Bernanke gave a presentation in front of U.S. Senators, and they all played puppy dogs.
Elizabeth Warren, the ersatz Cherokee Indian squaw from Harvard, asked him why the Federal Reserve has not come up with a solution to the “too big to fail” banks. Bernanke said they’re working on it.
There were questions about how the Federal Reserve will ever get out of its portfolio of government IOUs. The portfolio is triple what it was in September 2008. Bernanke said they’re working on it.
He then chided Congress for not calling to a halt the automatic spending cuts. This was pure Bernanke. In testimony after testimony over the last three years, Bernanke has warned Congress to get its fiscal house in order. Otherwise Bad Things Will Happen.
Yet he always tells Congress that fiscal responsibility must begin later, after this economy starts booming. In other words, Congress should get fiscally responsible in the distant future. Not now. This is called — with apologies to Dr. Bernanke — “speaking with forked tongue.” In July of 2012, he told the Senate Banking Committee this.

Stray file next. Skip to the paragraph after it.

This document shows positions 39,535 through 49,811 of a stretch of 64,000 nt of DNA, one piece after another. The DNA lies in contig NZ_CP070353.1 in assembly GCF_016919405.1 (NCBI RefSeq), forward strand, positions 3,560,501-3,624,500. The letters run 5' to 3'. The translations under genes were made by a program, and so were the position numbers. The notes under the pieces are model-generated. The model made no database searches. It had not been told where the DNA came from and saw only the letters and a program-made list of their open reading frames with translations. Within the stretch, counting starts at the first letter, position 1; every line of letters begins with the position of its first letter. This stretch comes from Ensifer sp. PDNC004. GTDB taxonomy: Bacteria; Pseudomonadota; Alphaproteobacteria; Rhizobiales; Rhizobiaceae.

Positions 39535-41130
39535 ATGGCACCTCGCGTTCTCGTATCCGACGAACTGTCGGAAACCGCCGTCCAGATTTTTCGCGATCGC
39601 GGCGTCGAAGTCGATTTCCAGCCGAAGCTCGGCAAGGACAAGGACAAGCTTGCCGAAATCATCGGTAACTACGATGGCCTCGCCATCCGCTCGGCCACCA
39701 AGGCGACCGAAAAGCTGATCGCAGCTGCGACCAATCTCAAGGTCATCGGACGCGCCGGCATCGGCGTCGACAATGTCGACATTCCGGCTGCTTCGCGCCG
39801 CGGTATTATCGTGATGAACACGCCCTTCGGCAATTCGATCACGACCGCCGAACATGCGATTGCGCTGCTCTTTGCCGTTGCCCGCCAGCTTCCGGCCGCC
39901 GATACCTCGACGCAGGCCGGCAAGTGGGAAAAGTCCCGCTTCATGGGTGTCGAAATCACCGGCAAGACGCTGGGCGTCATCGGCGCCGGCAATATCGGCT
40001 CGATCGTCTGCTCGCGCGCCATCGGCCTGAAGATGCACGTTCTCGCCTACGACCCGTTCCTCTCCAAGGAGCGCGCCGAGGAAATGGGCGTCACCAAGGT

The second important risk to our recovery, as I mentioned, is the domestic fiscal situation. As is well known, U.S. fiscal policies are on an unsustainable path, and the development of a credible medium-term plan for controlling deficits should be a high priority. At the same time, fiscal decisions should take into account the fragility of the recovery. That recovery could be endangered by the confluence of tax increases and spending reductions that will take effect early next year if no legislative action is taken.
In short, the unsustainable should be sustained for as far as the eye can see.
He denied that the Federal Reserve is engaged in a currency war. You know what a currency war is: creating fiat money in an attempt to hold down the dollar’s international price by means of a massive increase in the supply of dollars. He insisted that the FED is doing no such thing.
He then went on to defend his policy of creating $1 trillion a year to buy Treasury bonds and Fannie/Freddie bonds.
He assured the Senators that the decline in GDP in December was a fluke. The economy is growing.
He assured them that the stock market is not overvalued.
They bought all of it — hook, line, and sinker. They always do.